intergenerational contraction of the ctg repeats …ctg repeats in 2 families with myotonic...

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DOI: 10.1212/WNL.0b013e3181c677e1 2009;73;2126-2127 Neurology Jack Puymirat, Yves Giguère, Jean Mathieu and Jean-Pierre Bouchard FAMILIES WITH MYOTONIC DYSTROPHY TYPE 1 INTERGENERATIONAL CONTRACTION OF THE CTG REPEATS IN 2 This information is current as of January 5, 2010 http://www.neurology.org/cgi/content/full/73/24/2126 located on the World Wide Web at: The online version of this article, along with updated information and services, is All rights reserved. Print ISSN: 0028-3878. Online ISSN: 1526-632X. since 1951, it is now a weekly with 48 issues per year. Copyright © 2009 by AAN Enterprises, Inc. ® is the official journal of the American Academy of Neurology. Published continuously Neurology at CHUQ PAV ST FRANCOIS D'ASSISE on January 5, 2010 www.neurology.org Downloaded from

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Page 1: INTERGENERATIONAL CONTRACTION OF THE CTG REPEATS …CTG REPEATS IN 2 FAMILIES WITH MYOTONIC DYSTROPHYTYPE1 Myotonic dystrophy type 1 (DM1) is an autosomal dominant multisystemic disorder

DOI: 10.1212/WNL.0b013e3181c677e1 2009;73;2126-2127 Neurology

Jack Puymirat, Yves Giguère, Jean Mathieu and Jean-Pierre Bouchard FAMILIES WITH MYOTONIC DYSTROPHY TYPE 1

INTERGENERATIONAL CONTRACTION OF THE CTG REPEATS IN 2

This information is current as of January 5, 2010

http://www.neurology.org/cgi/content/full/73/24/2126located on the World Wide Web at:

The online version of this article, along with updated information and services, is

All rights reserved. Print ISSN: 0028-3878. Online ISSN: 1526-632X. since 1951, it is now a weekly with 48 issues per year. Copyright © 2009 by AAN Enterprises, Inc.

® is the official journal of the American Academy of Neurology. Published continuouslyNeurology

at CHUQ PAV ST FRANCOIS D'ASSISE on January 5, 2010 www.neurology.orgDownloaded from

Page 2: INTERGENERATIONAL CONTRACTION OF THE CTG REPEATS …CTG REPEATS IN 2 FAMILIES WITH MYOTONIC DYSTROPHYTYPE1 Myotonic dystrophy type 1 (DM1) is an autosomal dominant multisystemic disorder

carrying a splice acceptor site mutation (IVS9-2A�T) inALS2 causes infantile-onset ascending spastic paralysis(IAHSP). Neurogenetics 2009;10:59–64.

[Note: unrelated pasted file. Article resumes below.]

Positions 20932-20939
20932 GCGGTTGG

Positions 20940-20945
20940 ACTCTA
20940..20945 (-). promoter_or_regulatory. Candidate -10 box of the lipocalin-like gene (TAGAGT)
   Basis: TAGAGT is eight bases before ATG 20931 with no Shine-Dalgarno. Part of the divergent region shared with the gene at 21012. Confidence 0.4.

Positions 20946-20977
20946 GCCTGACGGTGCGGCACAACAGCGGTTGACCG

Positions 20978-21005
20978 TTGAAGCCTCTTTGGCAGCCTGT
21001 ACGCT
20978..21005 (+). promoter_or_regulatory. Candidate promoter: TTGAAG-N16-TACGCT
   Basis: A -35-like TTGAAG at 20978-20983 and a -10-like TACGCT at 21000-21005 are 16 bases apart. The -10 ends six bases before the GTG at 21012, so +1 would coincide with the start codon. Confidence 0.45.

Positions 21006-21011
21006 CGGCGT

5. Mintchev N, Zamba-Papanicolaou E, Kleopa KA, et al. Anovel ALS2 splice-site mutation in a Cypriot juvenile-onset primary lateral sclerosis family. Neurology 2009;72:28–32.

6. Kress JA, Kuhnlein P, Winter P, et al. Novel mutation inthe ALS2 gene in juvenile amyotrophic lateral sclerosis.Ann Neurol 2005;58:800–803.

7. Eymard-Pierre E, Yamanaka K, Haeussler M, et al. Novelmissense mutation in ALS2 gene results in infantile as-cending hereditary spastic paralysis. Ann Neurol 2006;59:976–980.

INTERGENERATIONAL CONTRACTION OF THECTG REPEATS IN 2 FAMILIES WITH MYOTONICDYSTROPHY TYPE 1Myotonic dystrophy type 1 (DM1) is an autosomaldominant multisystemic disorder caused by the ex-pansion of an unstable CTG trinucleotide repeat atchromosome region 19q13.3.1 The number of CTGrepeats is unstable in the abnormal range and usuallyincreases in size in successive generations, in associa-tion with anticipation.2,3 A decrease in the CTG re-peat size during transmission from parents to childcan also occur in about 6.4% of transmissions,most frequently during paternal transmissions(10%).4 In the French-Canadian DM1 popula-tion, intergenerational contractions occur in about7.4% of transmissions, all in cases of paternaltransmission. We report here 2 French-CanadianDM1 families with paternal transmission, bothoriginating from the Saguenay-Lac St-Jean, in

which all affected children display CTG contrac-tions. Although it was already reported that inter-generational contractions could be observed inseveral sibs in a same family, it was not notedwhether this occurred in all affected sibs.4 Overall,these observations support the existence of a pater-nal factor that prevents CTG expansion.

Case reports. The pedigree of the 2 families andSouthern blot analysis are shown in the figure.

Family A. No clinical information was available forI-1. II-4 was diagnosed with DM1 at age 38. He hadthe classic manifestations of the disease with distalmuscle weakness and wasting, myotonia, and cata-racts, with a Muscular Impairment Rating Scale(MIRS) of 3.5 Molecular analysis by Southern blotrevealed a CTG repeat size of about 500. His son anddaughter were evaluated at age 32 and 36. The son

Figure Family tree and Southern blot

Pedigree of family (A, B). (C, D) Southern blot analysis. The DNA (3–5 �g) was digested with EcoRV/HindIII, electrophoresed on 0.8% agarose gels, trans-ferred onto nylon membrane (Hybond, Amersham), and probed overnight with radiolabeled FNU428 probe, as previously described.7 The sizes of hybridizedfragments were determined from the autoradiographs containing the 1 kb DNA ladder (N32325, New England Biolabs) as markers.

Jack Puymirat, MD, PhDYves Giguere, MD, PhDJean Mathieu, MD, MScJean-Pierre Bouchard,

MD, FRCPC

2126 Neurology 73 December 15, 2009 at CHUQ PAV ST FRANCOIS D'ASSISE on January 5, 2010 www.neurology.orgDownloaded from

Page 3: INTERGENERATIONAL CONTRACTION OF THE CTG REPEATS …CTG REPEATS IN 2 FAMILIES WITH MYOTONIC DYSTROPHYTYPE1 Myotonic dystrophy type 1 (DM1) is an autosomal dominant multisystemic disorder